By Shelby Sebens
PORTLAND, Ore. (Reuters) - Oregon wildlife officials said on Tuesday they want to end limits on fishing for bass, catfish and other highly prolific warm-water fish, in part to ease pressure on native fish that are dying by the thousands in abnormally warm summer waters.
The Oregon Department of Fish and Wildlife said in a statement it was considering removing bag limits for warm-water fish in the Columbia, John Day and Umpqua rivers "to both simplify regulations and potentially reduce predation on listed salmon and steelhead smolts."
A month ago, officials implemented unprecedented fishing restrictions for salmon, wild trout, steelhead and other native fish on most of the state's rivers to help populations dying off from high water temperatures amid ongoing drought conditions.
Oregon's proposal mirrors efforts underway in Washington state to ease the warm-water fishing restrictions on waterways shared by the two states.
Washington has already eased restrictions in areas where it solely has regulation over the Columbia River, according to Oregon's Fish and Wildlife recreation fisheries manager, Mike Gauvin.
Oregon state officials said last week that the unseasonably hot water has killed nearly half of the sockeye salmon migrating up the Columbia River through Oregon and Washington.
Federal officials in Oregon have trucked hatchery salmon more than a hundred miles (160 km) north to another hatchery in Washington throughout the summer to preserve fish that had been dying off by the thousands in an unseasonably warm river.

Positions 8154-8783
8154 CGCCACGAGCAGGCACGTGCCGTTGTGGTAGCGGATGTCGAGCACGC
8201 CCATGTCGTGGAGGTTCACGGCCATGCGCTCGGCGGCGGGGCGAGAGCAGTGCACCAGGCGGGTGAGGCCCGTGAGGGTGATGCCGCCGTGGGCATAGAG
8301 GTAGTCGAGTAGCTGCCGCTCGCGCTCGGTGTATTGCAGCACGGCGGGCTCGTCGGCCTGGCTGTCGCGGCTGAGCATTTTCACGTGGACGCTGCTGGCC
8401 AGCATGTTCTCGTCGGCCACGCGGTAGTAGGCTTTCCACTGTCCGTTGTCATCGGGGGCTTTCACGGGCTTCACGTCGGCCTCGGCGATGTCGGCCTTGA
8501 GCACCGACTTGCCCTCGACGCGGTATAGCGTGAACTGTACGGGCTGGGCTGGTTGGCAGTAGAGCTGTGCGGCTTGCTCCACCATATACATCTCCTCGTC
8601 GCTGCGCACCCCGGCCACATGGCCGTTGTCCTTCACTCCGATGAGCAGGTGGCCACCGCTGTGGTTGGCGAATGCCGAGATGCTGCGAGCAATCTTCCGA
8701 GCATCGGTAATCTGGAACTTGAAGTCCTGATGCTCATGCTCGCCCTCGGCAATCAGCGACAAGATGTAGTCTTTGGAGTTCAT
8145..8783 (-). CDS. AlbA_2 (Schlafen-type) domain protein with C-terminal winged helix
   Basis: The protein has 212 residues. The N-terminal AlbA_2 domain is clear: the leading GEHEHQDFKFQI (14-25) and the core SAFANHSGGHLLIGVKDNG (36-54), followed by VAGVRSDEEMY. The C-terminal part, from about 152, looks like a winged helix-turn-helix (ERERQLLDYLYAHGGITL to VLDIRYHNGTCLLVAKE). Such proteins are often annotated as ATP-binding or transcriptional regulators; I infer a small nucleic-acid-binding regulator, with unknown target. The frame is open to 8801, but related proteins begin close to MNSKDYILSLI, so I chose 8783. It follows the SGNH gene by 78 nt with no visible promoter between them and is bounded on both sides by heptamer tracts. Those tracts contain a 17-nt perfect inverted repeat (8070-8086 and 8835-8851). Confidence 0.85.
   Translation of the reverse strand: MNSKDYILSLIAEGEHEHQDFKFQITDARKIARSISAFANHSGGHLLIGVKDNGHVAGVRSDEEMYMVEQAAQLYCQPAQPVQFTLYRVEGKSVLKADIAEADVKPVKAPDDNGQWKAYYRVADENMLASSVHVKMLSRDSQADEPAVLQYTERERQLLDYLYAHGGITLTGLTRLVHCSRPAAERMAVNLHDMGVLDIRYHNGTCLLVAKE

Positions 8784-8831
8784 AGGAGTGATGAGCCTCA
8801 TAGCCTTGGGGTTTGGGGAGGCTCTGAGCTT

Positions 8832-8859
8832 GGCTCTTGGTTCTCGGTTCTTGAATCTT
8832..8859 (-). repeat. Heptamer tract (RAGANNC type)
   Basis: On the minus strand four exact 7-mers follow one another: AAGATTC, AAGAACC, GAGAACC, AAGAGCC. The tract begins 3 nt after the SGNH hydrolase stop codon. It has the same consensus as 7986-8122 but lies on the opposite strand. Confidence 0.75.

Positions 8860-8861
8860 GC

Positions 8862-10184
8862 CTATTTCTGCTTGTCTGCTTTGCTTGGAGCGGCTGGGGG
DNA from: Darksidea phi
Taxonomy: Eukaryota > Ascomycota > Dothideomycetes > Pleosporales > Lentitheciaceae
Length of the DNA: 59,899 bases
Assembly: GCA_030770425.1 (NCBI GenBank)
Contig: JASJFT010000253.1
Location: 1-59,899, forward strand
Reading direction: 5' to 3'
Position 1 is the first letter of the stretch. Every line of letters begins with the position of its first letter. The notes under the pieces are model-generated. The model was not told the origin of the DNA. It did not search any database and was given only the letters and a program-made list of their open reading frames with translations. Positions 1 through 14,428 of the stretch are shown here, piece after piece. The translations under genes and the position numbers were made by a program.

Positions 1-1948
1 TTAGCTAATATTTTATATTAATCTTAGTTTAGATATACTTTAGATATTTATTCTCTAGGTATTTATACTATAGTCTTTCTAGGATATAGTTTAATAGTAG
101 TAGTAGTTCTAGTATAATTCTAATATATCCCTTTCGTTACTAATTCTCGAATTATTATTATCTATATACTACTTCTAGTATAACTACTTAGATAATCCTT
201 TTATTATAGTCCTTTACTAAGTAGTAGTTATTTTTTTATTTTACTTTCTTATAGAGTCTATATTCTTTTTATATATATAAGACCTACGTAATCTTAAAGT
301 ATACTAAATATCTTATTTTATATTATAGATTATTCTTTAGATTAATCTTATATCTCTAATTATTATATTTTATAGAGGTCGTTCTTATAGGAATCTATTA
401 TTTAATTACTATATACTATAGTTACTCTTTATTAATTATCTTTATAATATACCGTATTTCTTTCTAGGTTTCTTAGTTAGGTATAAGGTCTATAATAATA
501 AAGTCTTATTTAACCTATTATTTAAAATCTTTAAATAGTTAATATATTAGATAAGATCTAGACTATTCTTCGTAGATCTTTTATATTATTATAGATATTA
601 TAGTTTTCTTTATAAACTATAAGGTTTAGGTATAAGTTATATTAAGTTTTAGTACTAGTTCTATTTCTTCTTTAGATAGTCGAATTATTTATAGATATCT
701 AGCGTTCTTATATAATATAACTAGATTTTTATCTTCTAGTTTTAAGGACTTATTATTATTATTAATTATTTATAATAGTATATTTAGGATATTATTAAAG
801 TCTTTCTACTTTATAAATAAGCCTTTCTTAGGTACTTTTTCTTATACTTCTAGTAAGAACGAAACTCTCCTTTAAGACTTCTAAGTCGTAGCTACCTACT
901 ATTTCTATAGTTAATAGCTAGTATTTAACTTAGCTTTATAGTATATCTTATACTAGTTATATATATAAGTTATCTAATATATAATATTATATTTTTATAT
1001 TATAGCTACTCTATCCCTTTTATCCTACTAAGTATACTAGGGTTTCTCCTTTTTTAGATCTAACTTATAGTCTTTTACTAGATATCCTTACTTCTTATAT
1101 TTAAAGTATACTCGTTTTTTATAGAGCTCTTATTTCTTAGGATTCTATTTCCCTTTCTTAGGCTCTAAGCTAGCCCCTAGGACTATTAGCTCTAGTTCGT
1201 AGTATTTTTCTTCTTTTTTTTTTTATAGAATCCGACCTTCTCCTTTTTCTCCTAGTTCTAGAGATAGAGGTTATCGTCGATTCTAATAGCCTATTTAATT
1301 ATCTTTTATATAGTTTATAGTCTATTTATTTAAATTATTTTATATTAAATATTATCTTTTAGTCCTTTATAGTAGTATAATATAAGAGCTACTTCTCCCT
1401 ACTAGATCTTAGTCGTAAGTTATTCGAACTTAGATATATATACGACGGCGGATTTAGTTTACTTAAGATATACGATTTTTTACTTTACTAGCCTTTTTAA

Oregon's warm-water anglers, however, are opposed to the proposal and have launched a Change.org petition with nearly 200 signatures by Tuesday afternoon, saying it could ultimately backfire against the natural ecosystem.
"If they continue on this path it sets a bad precedent for warm-water species management," said Lonnie Johnson, conservation director for the Oregon Bass Angler Sportsman Society. "We just think long term it will harm the (warm-water) fishery."
Johnson also said there was no scientific evidence to prove bass are a significant predatory threat for the populations of young salmon and steelhead.
Wildlife officials will consider the proposal to end the fishing limits on warm-water fish on Friday and are expected to make a final decision in September.
(Editing by Curtis Skinner and Leslie Adler)